United States Supreme Court Building in Washington DC, USA.
Of judges who responded to our poll, most expressed very little or only some confidence in Supreme Court

Last year a Gallup poll found that only 1 in 4 American adults had “a great deal” or “quite a lot” of confidence in the Supreme Court of the United States.

Among judges, we found the current figure to be only a little better: 1 in 3.  And 4 in 10 of the judges who participated in the survey said they have “very little” confidence in the court.

Our Question of the Month* emailed to all NJC alumni on June 20 asked judges if they have “A great deal,” “Quite a lot,” “Some” or “Very little” confidence in the Supreme Court. That’s the same way Gallup’s annual confidence-in-institutions survey is phrased.

Among the 550 judges who responded, the largest group (41.45 percent) expressed “Very little” confidence in the high court. Next came “Some” confidence (26.18 percent).

Those expressing “A great deal” of confidence (22.55 percent) or “Quite a lot” of confidence (9.82 percent) added up to 32.37 percent or roughly 1 in 3 of the judges who responded.

Among the more than 200 judges who chose to comment – usually anonymously – many echoed complaints heard from the public at large.

“My faith in the integrity and independence of the Supreme Court has been shattered by recent events,” wrote Judge J.M. Bitney of the Barron County (WI) Circuit Court. “From opinion leaks, to illegal perks, to unethical conduct by Justices and their spouses, it’s hard not to become cynical….”

“Can’t have confidence in a court that can’t follow precedence and has allowed itself to become political,” wrote Judge Eugene M. Velazco, Jr., of the Merrillville (IN) Town Court. “Hard road back to regain public confidence.”

One anonymous judge said the court’s “wholesale abandonment of stare decisis,” possibly referring to the Dobbs decision reversing Roe v. Wade, was “dispiriting and, frankly, embarrassing. It makes it much harder for us to do our job here at the trial court level.”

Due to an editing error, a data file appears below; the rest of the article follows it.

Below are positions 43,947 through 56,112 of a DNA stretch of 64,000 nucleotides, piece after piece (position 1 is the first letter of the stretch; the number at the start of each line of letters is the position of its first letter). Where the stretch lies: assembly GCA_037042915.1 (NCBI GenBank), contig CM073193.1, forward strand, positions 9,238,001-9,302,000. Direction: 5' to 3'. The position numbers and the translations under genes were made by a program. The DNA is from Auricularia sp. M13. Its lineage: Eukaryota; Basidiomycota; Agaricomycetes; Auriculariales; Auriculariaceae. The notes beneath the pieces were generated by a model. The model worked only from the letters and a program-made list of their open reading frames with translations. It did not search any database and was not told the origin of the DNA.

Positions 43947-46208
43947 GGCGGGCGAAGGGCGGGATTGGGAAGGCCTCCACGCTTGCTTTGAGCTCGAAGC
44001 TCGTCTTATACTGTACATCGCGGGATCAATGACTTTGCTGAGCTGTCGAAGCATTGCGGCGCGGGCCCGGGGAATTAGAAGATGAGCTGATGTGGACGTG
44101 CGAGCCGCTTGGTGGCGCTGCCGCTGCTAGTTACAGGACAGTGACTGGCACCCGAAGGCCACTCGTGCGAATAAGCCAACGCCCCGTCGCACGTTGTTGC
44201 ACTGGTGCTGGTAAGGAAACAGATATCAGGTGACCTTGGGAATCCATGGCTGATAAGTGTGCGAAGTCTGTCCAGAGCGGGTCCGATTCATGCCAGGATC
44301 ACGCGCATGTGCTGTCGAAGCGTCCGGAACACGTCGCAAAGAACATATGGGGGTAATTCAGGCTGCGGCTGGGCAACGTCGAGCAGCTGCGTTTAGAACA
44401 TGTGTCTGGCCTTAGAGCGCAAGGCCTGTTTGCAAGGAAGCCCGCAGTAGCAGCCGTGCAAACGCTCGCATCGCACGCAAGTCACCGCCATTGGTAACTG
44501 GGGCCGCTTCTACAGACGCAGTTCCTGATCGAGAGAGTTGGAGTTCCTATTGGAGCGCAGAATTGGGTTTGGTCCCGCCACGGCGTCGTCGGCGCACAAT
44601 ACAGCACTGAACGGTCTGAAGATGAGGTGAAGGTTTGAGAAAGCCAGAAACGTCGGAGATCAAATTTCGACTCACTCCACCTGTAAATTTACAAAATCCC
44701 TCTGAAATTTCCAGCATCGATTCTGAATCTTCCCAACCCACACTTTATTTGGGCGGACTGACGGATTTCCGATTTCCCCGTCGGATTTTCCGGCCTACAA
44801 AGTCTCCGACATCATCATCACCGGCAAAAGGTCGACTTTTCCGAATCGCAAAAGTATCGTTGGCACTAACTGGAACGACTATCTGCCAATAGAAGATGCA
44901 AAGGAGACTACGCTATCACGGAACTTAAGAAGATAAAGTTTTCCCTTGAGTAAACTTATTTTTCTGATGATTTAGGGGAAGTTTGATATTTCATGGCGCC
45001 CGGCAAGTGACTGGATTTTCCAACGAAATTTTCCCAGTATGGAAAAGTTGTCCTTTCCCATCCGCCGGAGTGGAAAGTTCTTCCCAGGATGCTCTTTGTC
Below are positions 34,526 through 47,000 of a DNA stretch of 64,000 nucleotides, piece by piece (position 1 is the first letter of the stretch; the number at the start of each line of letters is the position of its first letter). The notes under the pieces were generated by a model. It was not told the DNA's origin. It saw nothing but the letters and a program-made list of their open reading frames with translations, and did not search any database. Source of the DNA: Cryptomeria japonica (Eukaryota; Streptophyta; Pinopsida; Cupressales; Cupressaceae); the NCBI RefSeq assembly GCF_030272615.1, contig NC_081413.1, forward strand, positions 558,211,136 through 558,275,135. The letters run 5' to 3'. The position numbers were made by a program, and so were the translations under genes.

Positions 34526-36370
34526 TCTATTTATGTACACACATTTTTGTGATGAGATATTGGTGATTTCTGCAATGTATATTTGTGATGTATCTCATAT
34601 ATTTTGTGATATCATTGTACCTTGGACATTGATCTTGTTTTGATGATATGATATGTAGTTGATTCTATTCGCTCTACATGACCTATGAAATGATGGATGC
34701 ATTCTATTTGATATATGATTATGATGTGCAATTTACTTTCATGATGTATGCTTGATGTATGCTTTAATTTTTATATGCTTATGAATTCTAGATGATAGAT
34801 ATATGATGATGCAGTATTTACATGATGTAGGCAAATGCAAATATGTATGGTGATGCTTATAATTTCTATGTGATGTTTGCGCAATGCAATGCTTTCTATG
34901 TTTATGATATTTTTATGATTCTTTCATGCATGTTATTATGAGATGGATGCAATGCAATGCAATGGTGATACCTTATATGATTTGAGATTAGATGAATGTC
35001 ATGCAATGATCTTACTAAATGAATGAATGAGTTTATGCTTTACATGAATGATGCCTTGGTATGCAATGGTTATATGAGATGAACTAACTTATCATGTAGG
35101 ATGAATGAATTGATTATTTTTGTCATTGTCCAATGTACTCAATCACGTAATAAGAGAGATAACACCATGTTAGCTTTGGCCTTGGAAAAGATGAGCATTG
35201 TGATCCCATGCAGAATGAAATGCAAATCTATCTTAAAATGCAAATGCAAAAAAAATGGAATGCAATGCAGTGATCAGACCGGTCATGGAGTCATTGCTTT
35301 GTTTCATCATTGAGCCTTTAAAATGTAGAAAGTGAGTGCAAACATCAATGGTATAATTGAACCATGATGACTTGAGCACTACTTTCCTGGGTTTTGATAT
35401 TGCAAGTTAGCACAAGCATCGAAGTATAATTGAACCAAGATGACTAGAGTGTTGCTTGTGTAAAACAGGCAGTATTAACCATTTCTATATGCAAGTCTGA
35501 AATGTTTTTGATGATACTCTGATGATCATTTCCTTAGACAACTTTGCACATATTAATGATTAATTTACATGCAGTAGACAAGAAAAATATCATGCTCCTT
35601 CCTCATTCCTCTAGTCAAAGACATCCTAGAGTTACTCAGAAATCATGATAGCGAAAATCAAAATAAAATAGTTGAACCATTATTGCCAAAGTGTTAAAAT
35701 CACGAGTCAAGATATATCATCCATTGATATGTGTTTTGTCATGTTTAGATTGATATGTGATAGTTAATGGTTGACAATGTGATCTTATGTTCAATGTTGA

Several judges mentioned recent revelations about justices having accepted and not reported expensive gifts, including lavish vacations with wealthy and politically active individuals.

“I assumed that they had to report income/expenses/gifts, as most judges have to do,” wrote an anonymous judge. “They are not honorable if there is no accountability and when caught (they) hide behind there being no requirement of honesty. Isn’t the essential criterion for the job honesty?”

Many judges said the justices should be subject to an enforceable code of ethics. Our Question of the Month in June 2022 found that more than 97 percent of judges support that idea.

“The refusal to abide by an ethics code is disturbing,” wrote Municipal Judge Richard Ginkowski of Pleasant Prairie, Wisconsin. “The justices of the peace in America’s smallest hamlets have to obey an ethics code, yet there are nine judges in the country who don’t, and they sit on the nation’s highest court.”

The Supreme Court also had its defenders, however. Many of the judges who expressed high confidence in the court speculated that recent criticisms were more the result of disagreement with the jurisprudence of the new conservative majority than any particular misconduct.

“Just because they have different opinions does not mean that I don’t have confidence in them,” wrote an anonymous judge. “No one ever agrees with the Supreme Court all the time. Their job is not to be agreeable or follow current trends. Their job is to follow the Constitution and interpret the laws that come before them. They are doing just fine.” 

* Each month the College emails an informal, non-scientific, one-question survey to its more than 12,000 judicial alumni in the United States and abroad. The results, summarized in the NJC’s
Judicial Edge Today, are not intended to be characterized as conclusive research findings. The NJC is a nonpartisan, nonpolitical organization and these monthly polls are designed to engage our alumni in thought-provoking dialogue.

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